While I was in New Orleans for the reopening of TPC Louisiana following a $2 million renovation I received this Twitter question:
When I was in a Lyft from the Louis Armstrong Airport to Audubon Park Golf Course, the driver turned out to be an avid golfer who'd played all over the world from Ireland to Pebble Beach. I asked him if he appreciated Audubon Park as much as I do.
"No, I've never played it. I don't like those kinds of courses."
It floored me. I wanted to leave him a one-star rating on the spot. But it's another reminder that despite their recent uptick in popularity, not everyone appreciates short courses.
I love exploring cities and especially seeing how park space brings neighborhoods to life. Without question, NOLA's Uptown district wouldn't be what it is without Frederick Law Olmsted's park plan and the stewardship of the Audubon Institute. The park's golf course, encircled by a paved jogging path, occupies 81 of a total 350 acres also home to a zoo, wildlife areas and many other areas to hang out under marvelous live oaks. When it comes to golf existing in harmony with its urban surroundings I can't think of a better example in the country.
It's a short course but there are 4-6 driver holes and your mid-irons will get a workout. It is not an easy loop by any stretch and the greens can be tough to hit. On a breezy afternoon I only hit four of them. I would say if you want an authentic Crescent City golf experience, pick up the St. Charles street car on Canal St., get off at Audubon Park and walk the path around to the clubhouse. A round here during the week should take you less than three hours. And if you have time, zip up a few more stops west on the street car to Oak St. and see if you can get a seat at Jacques Imo's.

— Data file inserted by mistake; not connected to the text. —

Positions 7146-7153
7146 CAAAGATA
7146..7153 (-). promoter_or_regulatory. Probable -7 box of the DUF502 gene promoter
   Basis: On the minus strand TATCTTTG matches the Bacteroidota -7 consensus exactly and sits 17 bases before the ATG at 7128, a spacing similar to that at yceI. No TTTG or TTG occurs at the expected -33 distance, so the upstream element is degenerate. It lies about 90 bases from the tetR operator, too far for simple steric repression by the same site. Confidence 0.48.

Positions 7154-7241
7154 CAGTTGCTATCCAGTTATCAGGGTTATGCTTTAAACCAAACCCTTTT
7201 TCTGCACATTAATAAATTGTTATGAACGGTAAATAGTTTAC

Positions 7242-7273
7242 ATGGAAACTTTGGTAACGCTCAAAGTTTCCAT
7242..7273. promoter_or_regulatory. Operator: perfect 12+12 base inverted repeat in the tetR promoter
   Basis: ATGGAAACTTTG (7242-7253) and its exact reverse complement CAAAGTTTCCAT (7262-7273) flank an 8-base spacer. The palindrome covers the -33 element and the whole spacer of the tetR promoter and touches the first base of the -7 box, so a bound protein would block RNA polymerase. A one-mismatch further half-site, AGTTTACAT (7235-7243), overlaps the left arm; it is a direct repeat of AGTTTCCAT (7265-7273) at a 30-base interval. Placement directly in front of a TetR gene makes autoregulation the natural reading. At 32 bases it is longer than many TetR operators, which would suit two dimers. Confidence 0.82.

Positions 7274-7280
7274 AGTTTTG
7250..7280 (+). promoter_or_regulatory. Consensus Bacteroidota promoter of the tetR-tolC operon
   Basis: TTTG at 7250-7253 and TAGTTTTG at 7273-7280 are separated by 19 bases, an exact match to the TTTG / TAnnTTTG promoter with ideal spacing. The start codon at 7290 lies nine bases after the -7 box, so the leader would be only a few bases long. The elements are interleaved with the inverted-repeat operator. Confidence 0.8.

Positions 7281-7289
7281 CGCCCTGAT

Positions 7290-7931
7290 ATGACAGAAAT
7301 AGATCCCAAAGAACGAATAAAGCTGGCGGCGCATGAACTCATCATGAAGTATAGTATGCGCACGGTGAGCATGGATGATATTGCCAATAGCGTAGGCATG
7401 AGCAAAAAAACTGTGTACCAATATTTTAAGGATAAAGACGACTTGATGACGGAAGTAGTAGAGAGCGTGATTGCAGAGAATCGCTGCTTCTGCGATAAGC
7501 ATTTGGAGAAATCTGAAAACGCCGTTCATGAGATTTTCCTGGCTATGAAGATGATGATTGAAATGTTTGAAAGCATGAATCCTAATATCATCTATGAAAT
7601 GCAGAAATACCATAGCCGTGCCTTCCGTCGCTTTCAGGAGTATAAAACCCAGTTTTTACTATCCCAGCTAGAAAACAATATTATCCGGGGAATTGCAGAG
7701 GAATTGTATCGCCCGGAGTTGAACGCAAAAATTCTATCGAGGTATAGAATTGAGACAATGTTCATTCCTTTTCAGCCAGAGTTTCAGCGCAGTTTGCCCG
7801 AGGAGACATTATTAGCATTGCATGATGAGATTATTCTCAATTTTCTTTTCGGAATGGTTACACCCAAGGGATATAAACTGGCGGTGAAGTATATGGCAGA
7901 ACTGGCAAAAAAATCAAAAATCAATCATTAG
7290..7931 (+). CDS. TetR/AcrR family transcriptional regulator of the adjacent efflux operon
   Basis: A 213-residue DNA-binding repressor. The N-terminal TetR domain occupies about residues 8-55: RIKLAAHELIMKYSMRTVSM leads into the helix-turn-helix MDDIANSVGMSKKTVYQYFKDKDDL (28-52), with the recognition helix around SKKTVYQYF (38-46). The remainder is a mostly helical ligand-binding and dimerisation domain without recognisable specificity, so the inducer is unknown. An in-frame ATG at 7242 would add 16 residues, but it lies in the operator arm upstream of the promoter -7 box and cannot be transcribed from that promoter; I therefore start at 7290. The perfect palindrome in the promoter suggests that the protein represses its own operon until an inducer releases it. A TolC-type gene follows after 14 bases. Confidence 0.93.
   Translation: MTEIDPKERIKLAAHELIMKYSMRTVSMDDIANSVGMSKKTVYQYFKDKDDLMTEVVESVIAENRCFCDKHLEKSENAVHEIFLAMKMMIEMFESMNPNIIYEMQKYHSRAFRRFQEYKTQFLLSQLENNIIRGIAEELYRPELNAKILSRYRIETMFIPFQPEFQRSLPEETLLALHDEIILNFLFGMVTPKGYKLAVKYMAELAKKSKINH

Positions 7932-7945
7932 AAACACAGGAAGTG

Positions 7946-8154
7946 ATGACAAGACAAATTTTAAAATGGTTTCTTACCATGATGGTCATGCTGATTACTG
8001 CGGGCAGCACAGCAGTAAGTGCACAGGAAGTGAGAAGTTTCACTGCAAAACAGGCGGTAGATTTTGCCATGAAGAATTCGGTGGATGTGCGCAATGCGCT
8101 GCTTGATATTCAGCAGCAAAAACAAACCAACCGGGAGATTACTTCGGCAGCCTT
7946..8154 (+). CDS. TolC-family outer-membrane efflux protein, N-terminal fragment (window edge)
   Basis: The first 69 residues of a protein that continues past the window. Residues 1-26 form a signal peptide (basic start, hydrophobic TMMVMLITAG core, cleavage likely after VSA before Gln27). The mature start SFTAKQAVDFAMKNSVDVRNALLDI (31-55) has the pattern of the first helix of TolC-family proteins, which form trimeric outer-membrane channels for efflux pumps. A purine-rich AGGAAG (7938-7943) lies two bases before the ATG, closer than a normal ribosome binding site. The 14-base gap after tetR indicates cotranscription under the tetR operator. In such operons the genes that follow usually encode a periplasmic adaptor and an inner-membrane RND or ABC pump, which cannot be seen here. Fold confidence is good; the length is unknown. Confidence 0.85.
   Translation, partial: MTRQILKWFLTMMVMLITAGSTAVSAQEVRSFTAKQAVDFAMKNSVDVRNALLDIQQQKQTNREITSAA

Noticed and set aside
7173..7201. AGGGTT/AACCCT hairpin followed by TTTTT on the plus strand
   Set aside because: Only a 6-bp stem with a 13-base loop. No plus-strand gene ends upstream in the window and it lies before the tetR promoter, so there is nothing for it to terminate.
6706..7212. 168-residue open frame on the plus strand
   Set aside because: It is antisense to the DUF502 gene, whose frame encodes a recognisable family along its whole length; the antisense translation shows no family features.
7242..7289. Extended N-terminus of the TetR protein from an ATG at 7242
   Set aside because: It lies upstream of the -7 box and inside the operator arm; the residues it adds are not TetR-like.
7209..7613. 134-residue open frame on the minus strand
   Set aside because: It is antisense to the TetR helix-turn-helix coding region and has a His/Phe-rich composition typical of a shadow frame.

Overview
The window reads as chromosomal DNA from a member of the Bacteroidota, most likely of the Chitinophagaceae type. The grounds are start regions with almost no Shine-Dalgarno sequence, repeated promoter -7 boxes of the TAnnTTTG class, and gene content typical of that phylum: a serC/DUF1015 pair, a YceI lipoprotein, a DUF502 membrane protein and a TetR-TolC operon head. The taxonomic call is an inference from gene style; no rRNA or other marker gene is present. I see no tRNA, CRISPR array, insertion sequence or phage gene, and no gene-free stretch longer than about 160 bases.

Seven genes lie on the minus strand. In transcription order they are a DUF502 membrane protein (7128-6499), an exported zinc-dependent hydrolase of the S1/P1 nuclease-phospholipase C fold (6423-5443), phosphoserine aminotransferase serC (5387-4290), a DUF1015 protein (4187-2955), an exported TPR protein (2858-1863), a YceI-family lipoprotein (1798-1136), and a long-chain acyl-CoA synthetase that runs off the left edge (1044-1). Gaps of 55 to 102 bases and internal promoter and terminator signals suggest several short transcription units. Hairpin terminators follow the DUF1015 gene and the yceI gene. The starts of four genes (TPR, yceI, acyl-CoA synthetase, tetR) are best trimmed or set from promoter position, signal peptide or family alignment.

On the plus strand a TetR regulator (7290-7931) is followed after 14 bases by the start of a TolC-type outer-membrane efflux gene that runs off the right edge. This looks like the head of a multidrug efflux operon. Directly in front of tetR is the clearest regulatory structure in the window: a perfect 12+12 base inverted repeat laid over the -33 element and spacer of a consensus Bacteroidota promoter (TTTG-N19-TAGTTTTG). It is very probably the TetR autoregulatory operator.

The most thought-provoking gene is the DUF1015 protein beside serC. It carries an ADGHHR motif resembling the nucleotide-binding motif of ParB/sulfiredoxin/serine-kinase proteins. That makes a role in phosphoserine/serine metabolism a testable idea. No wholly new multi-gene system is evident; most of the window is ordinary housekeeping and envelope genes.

If I haven't sold you on Audubon and you would prefer to play a regulation course then yes, TPC is Position A. It is well outside the city in Avondale and the best championship-caliber course in town. I think it is underrated given Pete Dye was essentially given near-featureless, below-sea-level wetlands to build on. The environment is pretty neat with no housing, cool trees and lots of gators. It's also very walkable. I especially enjoyed the numerous short par 4s, short grass run-off areas around the greens and risk-reward par 5s. There is a nice amount of strategy and drama off the tee.
A few years ago I did a data-dive on TPC Louisiana vs. English Turn, the Jack Nicklaus design on the West Bank that was the previous host of the city's PGA Tour stop. English Turn's ratings were and still remain a little better but that's likely because its green fees are typically a shade lower (English Turn even made our US Top 50 in 2018, so golfers are finding value there). Louisiana Local Golf Advisor TwilDog1 also commented that he prefers English Turn.
TPC's non-resident peak rate can push $200, which is steep. But dynamic pricing during the weekday should hopefully cut that down and make it a better value.
Your final option if you want to stay closer to the city is the South Course at Bayou Oaks in City Park. It's a premium muni experience but while designed by Rees Jones, it's not like Torrey Pines or Bethpage, instead it's pretty forgiving with wide playing corridors and much less tactical than the Dye and Nicklaus tests.
My Twitter followers probably know by now that I am very high on New Orleans as a place to visit. While the golf is relatively unheralded I think there are just enough distinctive options to warrant a play. And considering you will feast and imbibe while in town, getting in an 18-hole walk or two is a wise idea.